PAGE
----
There's Always Arbitrage

I had identified a prominent iPhone arbitrage opportunity that was being exploited by hordes of hustlers around the globe, found a host of adherents to the rituals of this shadowy cabal, yet was unable to make any of them crack.
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It all started innocently enough, about a month ago, with a question from a friend: "Want to play with my iPhone?" I took it in my hands, gazed into its scratch-resistant veneer, traced its face with the tips of my fingers; a germ of passion sprouted in the materialistic side of my heart. I gave the slim gizmo back, knowing that I'd find some way to make it mine. I never imagined the murky underworld I'd discover in the process.

As a frugal journalist, I figured the best plan would be to troll eBay for a bargain, thinking I'd have no trouble finding a lonely outmoded 4GB version in my price range. But I quickly discovered that all the old models were long gone, and the newest ones were selling at a premium of nearly 50%. My dreams of easily acquiring the technological object of my affection gave way to the desire to uncover the cause of this arbitrage (defined by Barron's Dictionary of Finance and Investment Terms as "profiting from differences in price when the same security, currency is traded on two or more markets") and write an article about it.

I brainstormed some possible explanations for the eBay markup. First, there was the issue of exchange rates. The iPhone cost $399 in American stores, but went for $399 Euros across the pond. That's close to $600 in dollar terms, what with a depleted greenback trading near $1.50 per Euro. So it behooved intrepid Europeans to import iPhones from the U.S., either for personal use or to sell. Second, although iPhones were available through carriers in the U.S., France, England and Germany, I'd heard the reports that people were unlocking them to use with cell companies all over the planet. Since there were no Apple Stores in many of these places, buyers were looking to the internet. And all of this proved that, even amidst the subprime mortgage crisis, the rise of Mike Huckabee and the downfall of Britney Spears, America still had something sexy to offer the rest of the world.

It seemed like plenty substance for an article; all I needed was somebody to give me a couple juicy anecdotes and corroborate my claims. So Googled like there was to tomorrow, I scoured international tech message boards, I responded to European classified ads. No dice. I emailed every single person selling an iPhone on eBay. Nada. I spoke with a friend from college who said her father was a wholesaler who gave his employees $450 for every $400 iPhone they brought to him. Would he talk to me for my article? Of course not! I even went to the Apple Store and begged one of the Geniuses to tell me tales of the international iPhone smugglers who'd visited their store. All I received was a smug smile and a canned response: "We have customers from all over the world."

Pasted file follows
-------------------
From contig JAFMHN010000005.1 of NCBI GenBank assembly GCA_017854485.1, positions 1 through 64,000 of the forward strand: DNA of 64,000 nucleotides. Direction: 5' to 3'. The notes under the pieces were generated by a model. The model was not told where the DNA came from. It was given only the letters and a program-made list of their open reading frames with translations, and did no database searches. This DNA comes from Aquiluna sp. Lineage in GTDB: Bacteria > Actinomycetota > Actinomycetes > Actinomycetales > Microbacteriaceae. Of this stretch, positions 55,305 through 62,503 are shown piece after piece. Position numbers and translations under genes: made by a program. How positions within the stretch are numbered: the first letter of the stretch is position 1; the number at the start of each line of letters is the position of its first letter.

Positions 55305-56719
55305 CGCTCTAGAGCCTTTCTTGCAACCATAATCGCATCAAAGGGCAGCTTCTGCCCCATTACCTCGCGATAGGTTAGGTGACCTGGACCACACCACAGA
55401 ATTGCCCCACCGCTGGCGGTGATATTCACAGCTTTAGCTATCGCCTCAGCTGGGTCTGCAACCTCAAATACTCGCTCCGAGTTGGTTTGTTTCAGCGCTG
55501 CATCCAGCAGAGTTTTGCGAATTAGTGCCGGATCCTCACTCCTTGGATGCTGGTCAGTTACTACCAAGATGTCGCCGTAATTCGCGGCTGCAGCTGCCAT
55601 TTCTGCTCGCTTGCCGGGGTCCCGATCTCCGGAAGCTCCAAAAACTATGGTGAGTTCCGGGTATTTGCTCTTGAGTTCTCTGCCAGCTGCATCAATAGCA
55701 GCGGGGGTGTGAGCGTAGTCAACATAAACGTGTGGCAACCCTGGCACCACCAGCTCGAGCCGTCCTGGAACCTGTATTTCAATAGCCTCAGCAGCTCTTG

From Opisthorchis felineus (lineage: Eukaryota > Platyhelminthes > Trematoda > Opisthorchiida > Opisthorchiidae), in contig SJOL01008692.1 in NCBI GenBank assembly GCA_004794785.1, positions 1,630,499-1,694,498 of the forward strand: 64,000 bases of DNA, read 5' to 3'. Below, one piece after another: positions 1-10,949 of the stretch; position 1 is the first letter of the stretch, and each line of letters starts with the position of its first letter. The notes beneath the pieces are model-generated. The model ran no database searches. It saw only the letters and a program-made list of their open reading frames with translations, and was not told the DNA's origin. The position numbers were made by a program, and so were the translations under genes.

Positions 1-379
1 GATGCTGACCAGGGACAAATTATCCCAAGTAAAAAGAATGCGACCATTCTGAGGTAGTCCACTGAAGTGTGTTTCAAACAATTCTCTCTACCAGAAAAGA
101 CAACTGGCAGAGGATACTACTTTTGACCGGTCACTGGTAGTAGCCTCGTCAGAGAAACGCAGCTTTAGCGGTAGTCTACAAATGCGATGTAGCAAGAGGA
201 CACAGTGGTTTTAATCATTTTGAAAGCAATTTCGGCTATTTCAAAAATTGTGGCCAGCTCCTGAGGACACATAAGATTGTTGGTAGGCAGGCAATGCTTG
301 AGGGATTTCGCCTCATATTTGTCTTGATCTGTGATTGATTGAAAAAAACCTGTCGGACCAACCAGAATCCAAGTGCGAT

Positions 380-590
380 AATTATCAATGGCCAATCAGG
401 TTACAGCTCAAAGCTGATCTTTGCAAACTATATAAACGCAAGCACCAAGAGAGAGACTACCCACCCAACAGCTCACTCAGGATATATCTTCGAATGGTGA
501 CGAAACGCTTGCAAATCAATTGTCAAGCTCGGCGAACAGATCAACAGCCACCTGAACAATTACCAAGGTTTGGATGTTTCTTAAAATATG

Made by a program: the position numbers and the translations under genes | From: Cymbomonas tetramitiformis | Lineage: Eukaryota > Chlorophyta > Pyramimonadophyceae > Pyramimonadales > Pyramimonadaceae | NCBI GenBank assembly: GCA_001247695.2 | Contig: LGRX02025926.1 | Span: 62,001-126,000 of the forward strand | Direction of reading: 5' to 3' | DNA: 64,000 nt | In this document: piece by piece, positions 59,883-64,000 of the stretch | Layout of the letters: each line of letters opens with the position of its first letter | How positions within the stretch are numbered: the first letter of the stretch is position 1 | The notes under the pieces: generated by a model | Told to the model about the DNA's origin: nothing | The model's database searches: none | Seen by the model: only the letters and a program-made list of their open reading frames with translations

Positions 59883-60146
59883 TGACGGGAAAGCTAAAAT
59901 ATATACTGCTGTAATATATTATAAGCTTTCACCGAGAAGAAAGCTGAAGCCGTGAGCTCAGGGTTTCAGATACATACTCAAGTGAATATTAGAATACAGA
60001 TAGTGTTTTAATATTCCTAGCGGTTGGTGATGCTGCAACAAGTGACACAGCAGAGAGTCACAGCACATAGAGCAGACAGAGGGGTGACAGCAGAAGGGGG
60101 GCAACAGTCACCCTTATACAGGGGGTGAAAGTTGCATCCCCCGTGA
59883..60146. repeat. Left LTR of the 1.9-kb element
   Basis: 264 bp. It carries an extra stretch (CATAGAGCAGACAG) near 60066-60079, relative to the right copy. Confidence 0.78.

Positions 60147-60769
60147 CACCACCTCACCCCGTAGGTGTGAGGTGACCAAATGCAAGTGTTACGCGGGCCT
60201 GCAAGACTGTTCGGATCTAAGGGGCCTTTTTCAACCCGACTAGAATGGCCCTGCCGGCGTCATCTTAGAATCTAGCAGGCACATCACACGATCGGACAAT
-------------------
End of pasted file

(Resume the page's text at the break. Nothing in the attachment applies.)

I began to obsess. I had identified a prominent arbitrage opportunity that was being exploited by hordes of hustlers around the globe, found a host of adherents to the rituals of this shadowy cabal, yet was unable to make any of them crack. It was almost as if they sensed that I was on to them, knew that exposure could earn them a swift slap from Adam Smith's invisible hand -- or Steve Jobs' much more tangible corporate fist -- and were conspiring to stonewall my efforts.

Distraught, I decided to take drastic measures. I went back to the Apple Store, bought an iPhone, and put it on eBay myself. I figured I might be able to smoke the conspirators out of their holes. Sure enough, within hours of posting the item, I'd received messages from buyers in Denmark, France, Greece, Russia, Singapore and Saudi Arabia. A Muscovite asked if I'd be willing to sell multiple phones outside the regulated confines of eBay. An Athenian asked if I could ship to a U.S. address that he was still "setting up." I began to get giddy with expectation. I'd wait till I sold the phone (maintaining my journalistic ethics by not asking the winning bidder for a quote), then hit up all the losers for help with my article. Surely my newfound eastern-European buddies would be willing to aid me.

I awoke ecstatic the next day, swaggered out of bed, and began to ponder the possibilities. Perhaps some daring Dutchman would tell me how he smuggled dozens of iPhones to Europe inside a giant earthenware jug. Or maybe some Tunisian taxidermist would cop to having the devices shipped inside a stuffed alligator. I dreamily made my morning news junkie rounds.

Then, disaster. A link at the top of my Gmail inbox informed me that an investigative report on the iPhone gray market had just hit the mainstream news media -- the first drop of an eventual deluge of stories on the topic. Crushed, I trudged over to a favorite haunt and sat alone by the window with a cup of bitter black coffee (it was the first time in my fledgling career that I'd been scooped; I figured this was what writers were supposed to do in such situations).

Later that day, I wearily clicked my way back to eBay to check on my auction -- and found a pleasant surprise. My iPhone had sold for $560, plus shipping. I'd made $130 for an hour's work. The more I thought about it, the more I realized that this wasn't such a bad outcome after all. I hadn't been able to crack the iPhone cabal, but at least I'd arrived at a conclusion that should come as comfort to all journalists: if this writing thing doesn't work out, there's always arbitrage.

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